- - Sunday, September 18, 2016

ANALYSIS/OPINION:

A GENTLEMAN IN MOSCOW

By Amor Towles

Viking, $27, 480 pages

The crime of Count Alexander Rostov is that he is an unrepentant aristocrat in the bloody aftermath of the Russian revolution. His punishment as imposed by a Bolshevik tribunal in 1922 is lifetime house arrest in the Hotel Metropol in Moscow. If he leaves the hotel, he is warned, he will be shot. It is only because he has to his credit a revolutionary poem that he hasn’t already been stood up against a wall.

Ironically the tribunal has done the count a great favor. He returns to the most elegant hotel in Moscow, which retains its magnificence because the revolutionaries realize that they need at least a shred of what once was to bring outsiders back to the wreckage that is Moscow. Count Rostov happily resumes residence in the Metropol, although not in his previous luxurious suite. Assigned to a 100-square-foot attic, the count philosophically turns it into a charming new home for the next few decades. And in the count, Amor Towles has created a magnificent literary character, a man of intelligence, humor, charm and resilience.



The count adjusts to the trauma of his new life although it has to be said that the Metropol at its worst is probably an improvement on most lodgings at their best. He accepts his new world where he is no longer addressed as Your Excellency, and even relinquishes small privileges. For example, when a customer in the hotel barber shop chops off half his luxuriant mustache because of an unfair place in line, the count does not make a fuss. He looks firmly at the barber, whom he has known for half a century and says, “Clean shave.” He becomes friends with Marina the hotel seamstress who becomes accustomed to sewing up the seams in his pants that he has split while wandering to forbidden locations in the hotel. Most charming is a description of how he doubles the size of his tiny attic by kicking through a closet or two to build himself a study where he can keep his high-backed chairs and his father’s twice tolling clock.

Mr. Towles is a masterful writer with a talent for confuting up scenes of the past and present and bringing them into remarkable focus. He leaves no doubt about the terror that lives beyond the exotic setting of the hotel, and the count is a constant demonstration of how to transcend what he can no longer control. He becomes a head waiter in the beautiful dining room with as much panache as when he patronized it as a customer. It is more than a hotel and the count is more than a customer. He even succeeds in conducting a long-term affair with a beautiful actress, noting delicately the changes in this “willowy woman, her hair tinged with gray.” And he watches with a tinge of mourning how little Nina grows up to follow the savagery of the Bolshevik regime, then goes on to celebrate his care and affection for Sofia, the lovely young musician who becomes his cherished daughter and a memory of her lost mother.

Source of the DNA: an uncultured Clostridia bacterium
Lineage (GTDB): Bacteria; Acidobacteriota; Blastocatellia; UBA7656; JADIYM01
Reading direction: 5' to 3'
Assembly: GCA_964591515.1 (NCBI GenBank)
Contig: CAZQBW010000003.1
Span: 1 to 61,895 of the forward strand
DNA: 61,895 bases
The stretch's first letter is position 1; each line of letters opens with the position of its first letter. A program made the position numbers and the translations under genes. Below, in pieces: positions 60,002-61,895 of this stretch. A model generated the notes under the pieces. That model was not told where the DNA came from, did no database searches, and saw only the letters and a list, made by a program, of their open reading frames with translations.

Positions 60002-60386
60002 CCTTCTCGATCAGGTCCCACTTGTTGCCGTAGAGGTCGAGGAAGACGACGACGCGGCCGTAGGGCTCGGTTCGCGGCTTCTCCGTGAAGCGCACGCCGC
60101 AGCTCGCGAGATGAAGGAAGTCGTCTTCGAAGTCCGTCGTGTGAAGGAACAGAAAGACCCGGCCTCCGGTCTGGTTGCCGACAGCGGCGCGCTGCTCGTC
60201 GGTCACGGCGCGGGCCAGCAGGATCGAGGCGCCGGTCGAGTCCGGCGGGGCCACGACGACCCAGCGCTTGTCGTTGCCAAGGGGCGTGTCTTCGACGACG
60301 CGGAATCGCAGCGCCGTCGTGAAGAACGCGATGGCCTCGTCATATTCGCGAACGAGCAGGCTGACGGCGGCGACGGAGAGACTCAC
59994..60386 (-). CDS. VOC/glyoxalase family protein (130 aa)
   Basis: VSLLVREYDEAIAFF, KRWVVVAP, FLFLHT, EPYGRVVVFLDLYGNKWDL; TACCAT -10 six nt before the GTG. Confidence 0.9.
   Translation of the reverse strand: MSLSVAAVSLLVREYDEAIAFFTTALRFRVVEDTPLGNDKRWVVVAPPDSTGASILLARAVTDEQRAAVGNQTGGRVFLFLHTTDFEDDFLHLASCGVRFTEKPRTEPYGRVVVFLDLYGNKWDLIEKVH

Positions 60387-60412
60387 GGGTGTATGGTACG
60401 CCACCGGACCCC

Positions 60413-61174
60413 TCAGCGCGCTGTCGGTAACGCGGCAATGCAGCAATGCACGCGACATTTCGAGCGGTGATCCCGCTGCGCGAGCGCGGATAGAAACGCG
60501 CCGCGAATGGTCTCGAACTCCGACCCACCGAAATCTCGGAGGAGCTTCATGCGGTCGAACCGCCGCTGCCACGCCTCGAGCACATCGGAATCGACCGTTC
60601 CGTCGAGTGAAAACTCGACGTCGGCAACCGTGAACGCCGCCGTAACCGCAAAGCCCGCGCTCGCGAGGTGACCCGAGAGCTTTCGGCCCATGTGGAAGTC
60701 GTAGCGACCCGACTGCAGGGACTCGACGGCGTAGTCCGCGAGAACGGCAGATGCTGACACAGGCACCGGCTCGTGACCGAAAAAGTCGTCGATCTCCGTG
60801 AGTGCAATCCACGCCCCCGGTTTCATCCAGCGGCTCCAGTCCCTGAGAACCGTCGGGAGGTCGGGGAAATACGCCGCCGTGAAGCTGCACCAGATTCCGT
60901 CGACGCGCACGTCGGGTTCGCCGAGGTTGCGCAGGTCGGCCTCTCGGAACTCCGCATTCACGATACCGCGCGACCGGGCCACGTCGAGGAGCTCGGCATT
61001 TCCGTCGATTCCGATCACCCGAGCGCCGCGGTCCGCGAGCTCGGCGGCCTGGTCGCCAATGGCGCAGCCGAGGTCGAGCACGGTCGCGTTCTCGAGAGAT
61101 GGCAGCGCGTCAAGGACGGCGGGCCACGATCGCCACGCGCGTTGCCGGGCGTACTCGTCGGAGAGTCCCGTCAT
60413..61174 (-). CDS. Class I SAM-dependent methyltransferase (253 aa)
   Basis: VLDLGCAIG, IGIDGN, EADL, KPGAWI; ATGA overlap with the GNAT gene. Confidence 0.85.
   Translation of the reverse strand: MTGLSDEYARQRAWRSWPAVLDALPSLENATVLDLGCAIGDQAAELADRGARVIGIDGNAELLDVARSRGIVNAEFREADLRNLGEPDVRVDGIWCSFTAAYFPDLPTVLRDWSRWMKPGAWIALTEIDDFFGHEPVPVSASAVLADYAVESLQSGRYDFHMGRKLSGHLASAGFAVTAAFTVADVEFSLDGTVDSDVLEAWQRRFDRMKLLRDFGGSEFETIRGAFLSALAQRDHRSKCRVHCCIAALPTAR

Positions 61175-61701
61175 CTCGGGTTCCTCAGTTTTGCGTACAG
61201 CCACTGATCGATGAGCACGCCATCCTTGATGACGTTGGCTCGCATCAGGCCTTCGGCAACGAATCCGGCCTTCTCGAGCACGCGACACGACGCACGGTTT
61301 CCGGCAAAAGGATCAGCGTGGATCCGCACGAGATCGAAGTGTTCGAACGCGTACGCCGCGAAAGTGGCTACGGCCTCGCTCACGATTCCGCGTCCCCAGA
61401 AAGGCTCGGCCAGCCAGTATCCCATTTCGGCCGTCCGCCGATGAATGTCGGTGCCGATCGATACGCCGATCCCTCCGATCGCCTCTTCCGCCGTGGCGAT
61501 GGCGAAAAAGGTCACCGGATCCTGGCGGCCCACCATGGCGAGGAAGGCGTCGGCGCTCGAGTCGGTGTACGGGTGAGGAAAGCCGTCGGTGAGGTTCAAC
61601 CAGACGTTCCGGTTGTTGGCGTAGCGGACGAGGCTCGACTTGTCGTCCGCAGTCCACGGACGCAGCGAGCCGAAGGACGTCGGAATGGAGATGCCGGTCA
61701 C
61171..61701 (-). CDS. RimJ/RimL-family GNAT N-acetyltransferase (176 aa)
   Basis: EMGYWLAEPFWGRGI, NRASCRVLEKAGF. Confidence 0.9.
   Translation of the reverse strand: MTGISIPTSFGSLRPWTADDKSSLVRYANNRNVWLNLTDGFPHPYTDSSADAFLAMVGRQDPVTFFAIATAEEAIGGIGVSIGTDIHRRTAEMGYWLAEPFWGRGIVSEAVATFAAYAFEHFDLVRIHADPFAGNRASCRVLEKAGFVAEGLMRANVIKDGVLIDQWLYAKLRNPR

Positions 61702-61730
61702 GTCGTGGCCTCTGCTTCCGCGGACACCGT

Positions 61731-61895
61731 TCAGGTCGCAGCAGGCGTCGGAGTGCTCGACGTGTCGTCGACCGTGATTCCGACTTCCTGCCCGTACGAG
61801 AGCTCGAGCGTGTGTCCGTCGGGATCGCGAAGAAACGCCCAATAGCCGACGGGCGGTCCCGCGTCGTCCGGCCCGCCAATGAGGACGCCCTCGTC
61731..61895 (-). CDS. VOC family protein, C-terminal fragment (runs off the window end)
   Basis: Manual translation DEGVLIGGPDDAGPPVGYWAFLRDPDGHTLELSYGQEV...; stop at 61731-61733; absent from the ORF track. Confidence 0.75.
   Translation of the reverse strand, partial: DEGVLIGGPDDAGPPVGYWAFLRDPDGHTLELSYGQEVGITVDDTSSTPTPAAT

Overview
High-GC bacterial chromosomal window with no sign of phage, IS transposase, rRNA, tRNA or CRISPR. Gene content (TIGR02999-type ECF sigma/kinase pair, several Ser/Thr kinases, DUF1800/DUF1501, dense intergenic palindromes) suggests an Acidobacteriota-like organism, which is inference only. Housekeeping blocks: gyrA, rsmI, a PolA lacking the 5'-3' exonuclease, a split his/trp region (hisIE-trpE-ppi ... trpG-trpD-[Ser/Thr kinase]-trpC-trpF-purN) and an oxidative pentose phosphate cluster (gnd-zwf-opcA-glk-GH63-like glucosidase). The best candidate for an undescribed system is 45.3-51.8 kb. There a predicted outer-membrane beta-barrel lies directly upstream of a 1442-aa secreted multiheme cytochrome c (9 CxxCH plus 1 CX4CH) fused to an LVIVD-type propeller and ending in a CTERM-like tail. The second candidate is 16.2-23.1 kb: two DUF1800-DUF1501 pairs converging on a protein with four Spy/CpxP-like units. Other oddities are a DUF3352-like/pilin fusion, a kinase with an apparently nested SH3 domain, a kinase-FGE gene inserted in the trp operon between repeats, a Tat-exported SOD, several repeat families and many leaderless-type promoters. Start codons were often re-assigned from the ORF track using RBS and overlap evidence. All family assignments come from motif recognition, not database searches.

The world goes on beyond and around the Metropol, and the irresistible count moves on too, becoming part of the group of international intelligence operatives and developing relationships that hazard his existence but that he cannot refuse. He is a ghost from a marvelous past and a home called Idlehour, and the perils of his lifestyle never hamper how he lives or how he thinks. He remembers what his father told him about the fate of the moths of Manchester and he ruminates about the tragedies to be found in Russia and America. He contends that the Russians were “unusually adept at destroying that which they have created yet concedes that the destruction of monuments and masterpieces were “essential to the progress of a nation.” On a note of eccentricity the count expresses his admiration for the character of Humphrey Bogart in the classic film “Casablanca,” describing him as “a man of intent.” He watches the old film and follows its plot, and the reader has faith that the count possesses some of the qualities he admires in Bogart. Of course he will survive and of course he will escape, with a final gesture of kicking over a bottle of Vichy water.

Muriel Dobbin is a former White House and national political reporter for McClatchy newspapers and the Baltimore Sun.

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